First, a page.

Lighter, cordless equipment is great for mobility, but wireless charging factors must be addressed.
When it comes to surgical equipment, there are several reasons, and hurdles, associated with going portable.
The reasons: Lighter, cordless equipment reduces surgeon fatigue and increases mobility during operations. Furthermore, the reduced power consumption results in less heat and smaller form factors. As for roadblocks, one important one has to do with the sterilization process that must occur before any equipment can be used in an operation. Battery packs and matching equipment with exposed leads have long term issues when exposed for autoclaving (sterilization method that uses dry or steam heat, generally with constant pressure) unless extreme measures are taken to seal and protect the connection points.
This article discusses wireless charging and battery management technologies that can make surgical equipment more portable, reliable, and easier to use.
With autoclaving, steam is the most widely used method, with a typical heat profile of 246°C for 30 minutes to ensure sterilization. The device’s various components must be able to maintain a seal, regardless of the differing expansion rates of the outer components. The ideal design incorporates a uniform exterior shell with no access points or entryways. Implementing power and communications needs – with no external connection points – are among the critical challenges for medical electronics.
While Wireless standards have emerged over the years to address the communication problem. Bluetooth Low Energy (BLE), personal area network (PAN), ZigBe, near field communication (NFC), and many others offer a low-power wireless communication path suitable for low bandwidth applications, hurdles having to do with power are another matter. Portable applications require batteries and methods of recharging them. Having access to batteries makes replacing them easier, but exposure to the autoclave’s high temperatures and humid conditions can shorten battery life. This issue is greatly mitigated by recharging internal rechargeable batteries through the equipment’s outer skin. Keep in mind that both wireless communication and power transfer benefit from a device with a no-metal case (at least where the coil and antennae are located). Particularly important to power transfer is the thickness of the case as this determines the distance between receiver and transmitter coils and directly correlates to power transfer efficiency.
Understanding batteries and wireless power systems
The battery itself is the most critical element of portability. Different battery types such as lithium-ion (Li-Ion), NiCd, NiMH, and others have different operating characteristics and performance. For example, NiMH has relatively low capacity and a high self-discharge rate as compared to NiCd, whereas Li-Ion batteries require a more precise charging circuitry. Designing battery management electronics to match the specific battery type maximizes the battery pack’s overall lifespan.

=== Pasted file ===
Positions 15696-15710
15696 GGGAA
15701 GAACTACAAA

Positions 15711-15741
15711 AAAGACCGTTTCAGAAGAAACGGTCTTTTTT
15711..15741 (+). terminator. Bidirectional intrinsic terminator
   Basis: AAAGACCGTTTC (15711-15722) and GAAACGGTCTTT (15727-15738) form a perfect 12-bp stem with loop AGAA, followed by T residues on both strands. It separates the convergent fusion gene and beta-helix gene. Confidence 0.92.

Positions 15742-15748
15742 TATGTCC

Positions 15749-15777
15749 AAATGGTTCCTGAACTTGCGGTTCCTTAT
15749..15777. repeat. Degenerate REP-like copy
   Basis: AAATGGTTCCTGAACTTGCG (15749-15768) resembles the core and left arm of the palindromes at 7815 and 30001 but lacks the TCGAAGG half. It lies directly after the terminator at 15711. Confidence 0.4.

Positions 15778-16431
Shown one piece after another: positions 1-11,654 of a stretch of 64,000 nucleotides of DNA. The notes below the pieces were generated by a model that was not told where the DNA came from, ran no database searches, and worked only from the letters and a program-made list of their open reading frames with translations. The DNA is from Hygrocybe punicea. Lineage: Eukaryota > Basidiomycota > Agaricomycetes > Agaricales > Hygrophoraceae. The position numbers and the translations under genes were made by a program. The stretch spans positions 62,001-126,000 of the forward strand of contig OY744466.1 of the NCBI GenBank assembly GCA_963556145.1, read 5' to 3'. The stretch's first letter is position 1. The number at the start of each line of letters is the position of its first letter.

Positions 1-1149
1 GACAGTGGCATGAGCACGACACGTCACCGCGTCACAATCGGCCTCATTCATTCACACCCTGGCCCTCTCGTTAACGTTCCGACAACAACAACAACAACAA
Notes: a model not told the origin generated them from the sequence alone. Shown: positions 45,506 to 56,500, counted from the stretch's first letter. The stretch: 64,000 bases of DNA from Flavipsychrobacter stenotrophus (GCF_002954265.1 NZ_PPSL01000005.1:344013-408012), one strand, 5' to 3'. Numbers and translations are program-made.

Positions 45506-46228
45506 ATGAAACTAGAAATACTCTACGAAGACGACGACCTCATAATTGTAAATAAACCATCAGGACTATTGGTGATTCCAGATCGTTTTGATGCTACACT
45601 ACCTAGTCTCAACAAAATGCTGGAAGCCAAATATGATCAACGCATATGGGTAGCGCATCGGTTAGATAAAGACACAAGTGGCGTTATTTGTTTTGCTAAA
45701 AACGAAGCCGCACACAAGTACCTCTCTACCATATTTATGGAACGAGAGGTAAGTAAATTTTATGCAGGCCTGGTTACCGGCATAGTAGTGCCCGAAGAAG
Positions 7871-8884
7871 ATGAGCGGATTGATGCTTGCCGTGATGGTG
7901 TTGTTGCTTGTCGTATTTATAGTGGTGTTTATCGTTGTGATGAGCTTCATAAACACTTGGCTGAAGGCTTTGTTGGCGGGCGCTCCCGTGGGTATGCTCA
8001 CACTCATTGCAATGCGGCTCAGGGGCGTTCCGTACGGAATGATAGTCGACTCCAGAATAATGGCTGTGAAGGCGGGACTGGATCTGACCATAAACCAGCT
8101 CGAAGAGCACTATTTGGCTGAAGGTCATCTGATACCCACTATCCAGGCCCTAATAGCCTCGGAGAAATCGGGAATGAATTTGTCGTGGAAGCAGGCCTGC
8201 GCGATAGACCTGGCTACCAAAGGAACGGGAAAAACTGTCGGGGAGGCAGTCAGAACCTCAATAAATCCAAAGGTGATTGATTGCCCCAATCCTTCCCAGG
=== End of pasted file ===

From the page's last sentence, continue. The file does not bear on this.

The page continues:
For example, understanding the battery’s voltage profile at varying load conditions, and having the ability to measure battery impedance is critical for accurately predicting the end of the battery’s utility. Semiconductor manufacturers such as Texas Instruments have battery management solutions that can charge, monitor, and protect the various battery types and maximize their usefulness, as well as determine battery life. Once a battery is chosen and matched with the correct charging and protection ICs, the power required from the wireless power source to charge the battery in a given time can be determined.
The two main components of a wireless power system are the transmitter and receiver. The transmitter radiates power by sending alternating current into a coil of wire, which generates a magnetic field. The receiver (when placed on the transmitter pad) captures that energy and provides a current output to the load. The alternating currents are then rectified and converted to a DC voltage. The magnetic field is contained by shielding material placed behind the transmitter and receiver coils. An easier way for power supply designers to look at this is to imagine a forward or transformer-coupled power supply, then physically separating the transformer’s primary and secondary windings. Varying output is done by varying the transmitter’s switching frequency. The transmit coil assembly has a resonant frequency, a point at which maximum efficiency occurs. This is achieved by moving the frequency closer to, or farther from, the resonant frequency. This results in a varying power output.